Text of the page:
Wednesday, February 03, 2016

How to Cut Postage and Packing Costs in Your eBay Business

Many eBay sellers consider it wrong to make money by overcharging on delivery fees, not only because overcharging this way is a major cause of negative feedback.  It's best to charge the exact cost of materials and postage or just a little bit more to cover time, staff assistance, travel to the post office. Buyers expect that.

Like many PowerSellers I don't believe in making money on postage costs.  But based on the theory that 'A Penny Saved is a Penny Earned' there's nothing wrong in seeking ways to cut your delivery costs and add more money to your bank account.

* Cut costs on packing materials. Buy on the local high street and you'll usually pay VAT on top.  But if you buy from large office supplier outlets you may get large discounts that counteract the the Value Added Tax.  Alternatively, you won’t be charged VAT at all if you buy from non-registered sellers on eBay or buy second hand or liquidated stock at boot sales and flea markets.  Buy as much as you can afford, as often as you can, of items you know you'll quickly consume.  But don't tie all your money up in packaging so there's no money left to buy stock or pay your eBay fees.  Be sensible.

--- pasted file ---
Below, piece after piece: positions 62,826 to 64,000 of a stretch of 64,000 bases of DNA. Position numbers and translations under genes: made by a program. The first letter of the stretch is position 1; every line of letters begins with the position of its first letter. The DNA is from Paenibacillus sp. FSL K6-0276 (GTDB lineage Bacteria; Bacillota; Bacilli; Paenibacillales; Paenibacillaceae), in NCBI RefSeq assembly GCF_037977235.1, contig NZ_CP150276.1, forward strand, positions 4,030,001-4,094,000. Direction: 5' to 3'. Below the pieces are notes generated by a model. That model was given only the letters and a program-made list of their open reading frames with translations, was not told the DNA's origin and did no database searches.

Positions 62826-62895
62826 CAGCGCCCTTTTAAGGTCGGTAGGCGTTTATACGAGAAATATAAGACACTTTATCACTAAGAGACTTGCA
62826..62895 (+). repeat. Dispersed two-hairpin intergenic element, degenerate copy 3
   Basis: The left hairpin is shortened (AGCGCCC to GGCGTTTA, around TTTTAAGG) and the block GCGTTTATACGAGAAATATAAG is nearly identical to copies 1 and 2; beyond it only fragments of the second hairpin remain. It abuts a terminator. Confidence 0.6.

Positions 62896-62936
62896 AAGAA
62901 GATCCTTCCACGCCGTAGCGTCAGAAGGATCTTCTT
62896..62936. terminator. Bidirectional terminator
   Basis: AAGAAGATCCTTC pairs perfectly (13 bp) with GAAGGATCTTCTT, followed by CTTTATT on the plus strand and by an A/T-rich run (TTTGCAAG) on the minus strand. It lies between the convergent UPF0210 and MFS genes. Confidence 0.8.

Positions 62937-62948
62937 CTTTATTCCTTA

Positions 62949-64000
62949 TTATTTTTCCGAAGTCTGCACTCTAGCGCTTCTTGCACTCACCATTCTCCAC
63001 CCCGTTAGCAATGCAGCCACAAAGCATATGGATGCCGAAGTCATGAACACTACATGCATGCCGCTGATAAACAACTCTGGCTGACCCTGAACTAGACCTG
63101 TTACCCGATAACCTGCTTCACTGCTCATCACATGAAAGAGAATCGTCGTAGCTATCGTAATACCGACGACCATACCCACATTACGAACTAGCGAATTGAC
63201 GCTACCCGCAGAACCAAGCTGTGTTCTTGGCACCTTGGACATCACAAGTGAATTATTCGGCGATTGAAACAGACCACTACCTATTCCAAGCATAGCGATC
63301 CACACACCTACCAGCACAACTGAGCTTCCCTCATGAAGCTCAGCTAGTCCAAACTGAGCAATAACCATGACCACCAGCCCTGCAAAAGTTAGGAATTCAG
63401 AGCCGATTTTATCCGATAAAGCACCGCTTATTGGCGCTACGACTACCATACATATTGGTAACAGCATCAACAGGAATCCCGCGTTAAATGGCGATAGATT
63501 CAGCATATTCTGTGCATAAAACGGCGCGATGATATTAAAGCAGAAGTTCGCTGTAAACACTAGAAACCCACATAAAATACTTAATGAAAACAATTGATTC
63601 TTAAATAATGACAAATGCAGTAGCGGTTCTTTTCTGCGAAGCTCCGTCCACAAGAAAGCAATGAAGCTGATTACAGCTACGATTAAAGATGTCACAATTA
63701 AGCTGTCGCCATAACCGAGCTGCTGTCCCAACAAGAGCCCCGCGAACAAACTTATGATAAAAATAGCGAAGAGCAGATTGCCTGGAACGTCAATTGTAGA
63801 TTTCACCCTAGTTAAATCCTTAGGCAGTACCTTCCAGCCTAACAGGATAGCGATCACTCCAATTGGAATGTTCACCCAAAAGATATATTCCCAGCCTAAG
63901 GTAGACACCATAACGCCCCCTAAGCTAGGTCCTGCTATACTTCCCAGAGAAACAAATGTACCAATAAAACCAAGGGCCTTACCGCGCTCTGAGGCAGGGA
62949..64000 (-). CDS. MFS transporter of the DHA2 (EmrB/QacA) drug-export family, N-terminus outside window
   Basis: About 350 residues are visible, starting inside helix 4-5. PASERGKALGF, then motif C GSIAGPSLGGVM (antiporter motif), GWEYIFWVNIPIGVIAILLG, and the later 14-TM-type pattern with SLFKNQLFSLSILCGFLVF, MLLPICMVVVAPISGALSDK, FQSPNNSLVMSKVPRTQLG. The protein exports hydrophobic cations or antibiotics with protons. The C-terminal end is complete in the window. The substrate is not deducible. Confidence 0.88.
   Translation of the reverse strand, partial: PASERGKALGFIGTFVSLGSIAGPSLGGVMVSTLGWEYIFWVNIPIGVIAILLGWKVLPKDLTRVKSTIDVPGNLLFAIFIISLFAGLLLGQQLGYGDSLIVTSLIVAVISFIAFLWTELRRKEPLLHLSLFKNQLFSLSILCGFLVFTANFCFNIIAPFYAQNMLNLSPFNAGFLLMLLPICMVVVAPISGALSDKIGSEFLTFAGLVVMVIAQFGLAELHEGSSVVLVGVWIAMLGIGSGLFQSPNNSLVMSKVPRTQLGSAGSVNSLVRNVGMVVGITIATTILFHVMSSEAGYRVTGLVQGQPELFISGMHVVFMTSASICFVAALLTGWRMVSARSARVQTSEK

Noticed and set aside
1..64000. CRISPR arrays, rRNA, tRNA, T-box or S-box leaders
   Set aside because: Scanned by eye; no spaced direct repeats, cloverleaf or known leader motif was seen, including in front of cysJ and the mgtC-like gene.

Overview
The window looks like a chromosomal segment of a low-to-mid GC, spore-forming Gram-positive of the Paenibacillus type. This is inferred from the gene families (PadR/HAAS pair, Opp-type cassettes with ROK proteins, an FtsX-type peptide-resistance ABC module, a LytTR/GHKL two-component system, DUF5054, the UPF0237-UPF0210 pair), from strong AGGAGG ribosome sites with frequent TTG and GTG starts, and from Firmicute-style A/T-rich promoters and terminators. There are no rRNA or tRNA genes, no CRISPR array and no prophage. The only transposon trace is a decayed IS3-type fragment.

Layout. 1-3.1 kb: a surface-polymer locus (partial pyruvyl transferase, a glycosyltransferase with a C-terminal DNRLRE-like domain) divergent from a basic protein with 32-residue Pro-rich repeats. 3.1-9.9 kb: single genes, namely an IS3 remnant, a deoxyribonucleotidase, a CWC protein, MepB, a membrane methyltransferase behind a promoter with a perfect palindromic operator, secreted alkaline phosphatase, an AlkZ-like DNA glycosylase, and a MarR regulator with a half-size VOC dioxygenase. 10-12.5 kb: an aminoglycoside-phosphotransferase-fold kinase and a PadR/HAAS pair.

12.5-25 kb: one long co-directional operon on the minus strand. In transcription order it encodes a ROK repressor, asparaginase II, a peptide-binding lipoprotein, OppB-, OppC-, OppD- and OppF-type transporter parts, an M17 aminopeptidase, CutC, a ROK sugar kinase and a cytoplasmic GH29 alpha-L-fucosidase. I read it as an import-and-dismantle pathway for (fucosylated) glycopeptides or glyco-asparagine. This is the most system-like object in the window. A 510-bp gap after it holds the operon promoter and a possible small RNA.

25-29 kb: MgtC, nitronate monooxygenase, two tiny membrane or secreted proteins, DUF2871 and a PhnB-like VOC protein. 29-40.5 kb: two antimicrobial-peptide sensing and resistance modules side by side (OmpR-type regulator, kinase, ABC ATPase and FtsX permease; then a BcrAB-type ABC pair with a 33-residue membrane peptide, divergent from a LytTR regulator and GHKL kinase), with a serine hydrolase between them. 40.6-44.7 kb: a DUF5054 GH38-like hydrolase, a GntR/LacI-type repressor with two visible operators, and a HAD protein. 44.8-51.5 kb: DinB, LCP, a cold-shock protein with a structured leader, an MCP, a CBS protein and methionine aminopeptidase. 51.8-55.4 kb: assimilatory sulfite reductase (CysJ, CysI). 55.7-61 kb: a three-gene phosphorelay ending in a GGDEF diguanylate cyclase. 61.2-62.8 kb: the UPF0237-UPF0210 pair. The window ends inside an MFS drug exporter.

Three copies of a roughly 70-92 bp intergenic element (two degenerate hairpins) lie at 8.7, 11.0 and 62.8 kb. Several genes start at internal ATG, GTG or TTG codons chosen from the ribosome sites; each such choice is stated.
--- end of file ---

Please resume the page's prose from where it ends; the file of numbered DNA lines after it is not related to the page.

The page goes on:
* Learn to pack properly using as little material as possible. But don't cut corners; skimp too much and your package will fall apart or be damaged in the post.  Not good for your customer, not good for you, highly damaging for your business, and costly in terms of having to replace product and tackling disgruntled buyers.  Oh yes, and managing poor feedback scores!

* Do not forget to change delivery costs in line with increases in postage and packing and other fulfilment costs.  Responding to increased postal charges can be a nightmare, especially if you have hundreds of products listed.  When postage costs increased recently, my PowerSeller daughter decided to wait, just a while - which in her book means 'never' - until she had time to spare to upgrade all 1,000 of her regular listings.  She waited and waited and over several months she ignored a twenty pence price increase. Work 20p out over 400 items a month, over six months. Yes, exactly right, £480, almost £1000 over the year.

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